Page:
Krass I, Carter R, Mitchell B, et al Pharmacy Diabetes Screening Trial: protocol for a pragmatic cluster-randomised controlled trial to compare three screening methods for undiagnosed type 2 diabetes in Australian community pharmacy
Indigenous Medication Review Service Feasibility Study
Healthcare that is culturally appropriate, flexible and responsive is needed to support safe medication use by Aboriginal and Torres Strait Islander peoples, especially those with long-term conditions.
Griffith University, the National Aboriginal Community Controlled Health Organisation (NACCHO), and the Pharmacy Guild of Australia have partnered to evaluate the feasibility of a culturally responsive, individualised medication review service delivered collaboratively by community pharmacists and Aboriginal and Torres Strait Islander health services (both Aboriginal Community Controlled Health Services and government Indigenous Health Services). Researchers will develop, pilot and evaluate the service to ensure it is acceptable and deliverable across remote, rural and urban settings.
A total of 540 adults with a long-term condition, or who are pregnant, or within two years postpartum AND who are at risk of medication-related problems will work with pharmacists and staff from nine Aboriginal and Torres Strait Islander health services across Queensland, New South Wales and Northern Territory to resolve medication-related problems. Feedback from participants, health service staff, communities, community pharmacy staff, and experts will refine service development, training and outcome measures for a future randomised controlled trial.
This feasibility study is funded by the Australian Government Department of Health as part of the Sixth Community Pharmacy Agreement.
Getting Asthma Under Control Using the Skills of the Community Pharmacist
Asthma affects approximately 10% of the Australian population and when assessed, half of these people have poorly controlled asthma. The PTP – ARC (Getting asthma under control using the skills of the community pharmacist) project addresses the need to improve clinical outcomes for the Australian population at risk of uncontrolled asthma, by extending the role of pharmacists in the delivery of primary health care services through community pharmacies. The trial is a culmination of 16 years of asthma research.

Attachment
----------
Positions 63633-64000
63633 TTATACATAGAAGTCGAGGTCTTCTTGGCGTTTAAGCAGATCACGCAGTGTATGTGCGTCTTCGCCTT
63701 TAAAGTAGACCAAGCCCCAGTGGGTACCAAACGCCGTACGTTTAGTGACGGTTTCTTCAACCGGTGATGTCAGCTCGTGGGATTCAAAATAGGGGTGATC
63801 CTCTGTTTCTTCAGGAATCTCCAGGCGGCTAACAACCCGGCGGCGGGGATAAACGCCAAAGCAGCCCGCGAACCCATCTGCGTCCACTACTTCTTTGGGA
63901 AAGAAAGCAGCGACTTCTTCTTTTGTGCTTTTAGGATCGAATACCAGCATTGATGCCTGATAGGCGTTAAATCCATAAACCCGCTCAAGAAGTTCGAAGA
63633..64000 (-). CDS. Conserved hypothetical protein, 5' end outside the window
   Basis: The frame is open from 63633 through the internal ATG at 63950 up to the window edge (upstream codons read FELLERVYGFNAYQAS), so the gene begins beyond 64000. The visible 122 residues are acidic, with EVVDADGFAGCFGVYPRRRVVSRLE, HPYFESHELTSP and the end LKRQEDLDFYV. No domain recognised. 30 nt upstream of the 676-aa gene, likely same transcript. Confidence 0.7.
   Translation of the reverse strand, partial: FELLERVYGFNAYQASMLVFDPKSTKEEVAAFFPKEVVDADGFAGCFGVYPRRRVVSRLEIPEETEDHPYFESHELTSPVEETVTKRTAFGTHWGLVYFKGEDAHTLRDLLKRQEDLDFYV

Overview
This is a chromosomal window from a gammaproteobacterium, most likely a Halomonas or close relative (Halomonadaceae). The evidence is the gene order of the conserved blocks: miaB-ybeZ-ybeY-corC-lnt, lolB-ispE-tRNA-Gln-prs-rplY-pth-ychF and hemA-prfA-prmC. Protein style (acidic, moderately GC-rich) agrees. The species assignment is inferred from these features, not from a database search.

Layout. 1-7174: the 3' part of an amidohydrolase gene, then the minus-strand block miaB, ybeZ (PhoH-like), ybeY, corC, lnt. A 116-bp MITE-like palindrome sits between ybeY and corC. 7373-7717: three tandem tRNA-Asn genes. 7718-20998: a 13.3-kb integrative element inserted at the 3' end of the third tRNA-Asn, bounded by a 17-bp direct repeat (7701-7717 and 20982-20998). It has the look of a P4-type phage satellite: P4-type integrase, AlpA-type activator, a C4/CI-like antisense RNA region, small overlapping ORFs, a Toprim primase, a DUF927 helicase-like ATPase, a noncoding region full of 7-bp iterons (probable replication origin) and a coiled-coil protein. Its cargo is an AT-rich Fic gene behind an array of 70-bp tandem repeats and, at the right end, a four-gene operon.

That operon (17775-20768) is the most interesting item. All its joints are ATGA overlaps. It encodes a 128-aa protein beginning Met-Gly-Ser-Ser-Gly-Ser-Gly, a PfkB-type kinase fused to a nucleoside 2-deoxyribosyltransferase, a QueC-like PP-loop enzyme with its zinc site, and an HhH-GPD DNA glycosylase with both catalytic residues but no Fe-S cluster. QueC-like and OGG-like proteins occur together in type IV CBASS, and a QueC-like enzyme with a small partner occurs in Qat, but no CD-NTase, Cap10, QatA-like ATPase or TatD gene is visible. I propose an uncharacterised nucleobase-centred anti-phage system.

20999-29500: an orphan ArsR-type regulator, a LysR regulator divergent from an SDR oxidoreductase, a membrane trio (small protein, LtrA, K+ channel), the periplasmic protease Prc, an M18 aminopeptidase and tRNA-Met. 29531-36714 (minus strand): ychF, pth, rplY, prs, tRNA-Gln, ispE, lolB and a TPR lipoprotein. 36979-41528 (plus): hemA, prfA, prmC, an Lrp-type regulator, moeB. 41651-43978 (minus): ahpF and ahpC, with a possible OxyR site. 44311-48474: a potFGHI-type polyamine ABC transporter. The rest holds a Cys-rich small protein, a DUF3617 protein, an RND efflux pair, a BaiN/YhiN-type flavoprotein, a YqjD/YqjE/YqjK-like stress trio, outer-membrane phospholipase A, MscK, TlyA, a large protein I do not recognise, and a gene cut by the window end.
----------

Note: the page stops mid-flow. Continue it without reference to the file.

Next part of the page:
The project is a collaboration between the Woolcock Institute of Medical Research (lead organisation), University of Sydney, Curtin University, University of Tasmania, the Pharmaceutical Society of Australia, The Pharmacy Guild of Australia, National Asthma Council Australia and the George Institute for Global Health. Thus at this stage pharmacies will only be recruited from New South Wales, Western Australia and Tasmania. It is hoped that other states will be involved in the future.
The objective of PTP-ARC is to compare the efficacy and cost effectiveness of a pharmacist-delivered asthma service comprising of consultations with the pharmacist over a 12-month period for people with uncontrolled asthma (Group A) versus a “low-level” pharmacy intervention comprising identification of uncontrolled asthma with referral to the GP (Group B) and “usual primary care” in general practice (group C).
The proposed intervention will target three key factors associated poor asthma control:
Poor adherence, characterised by underuse of preventer medication and/or overuse of reliever medication
Suboptimal inhaler technique and/or
Uncontrolled allergic rhinitis.
The pharmacist-delivered asthma service will be tested for efficacy using a cluster randomized controlled design. The trial will recruit over 840 Australians with poorly controlled asthma from 80 participating pharmacies and approximately 20 GP practices throughout New South Wales, Western Australia and Tasmania. An economic analysis will investigate the relative cost-effectiveness of this service. The trial in community pharmacy will commence in July 2018 and will be completed by October 2019.
Group A pharmacies will contact the person with asthma a total of 4 times in 12 months. Group B will contact the person with asthma a total of 3 times in 12 months. Pharmacists will be remunerated for their time.
This trial program is funded by the Australian Government Department of Health as part of the Sixth Community Pharmacy Agreement.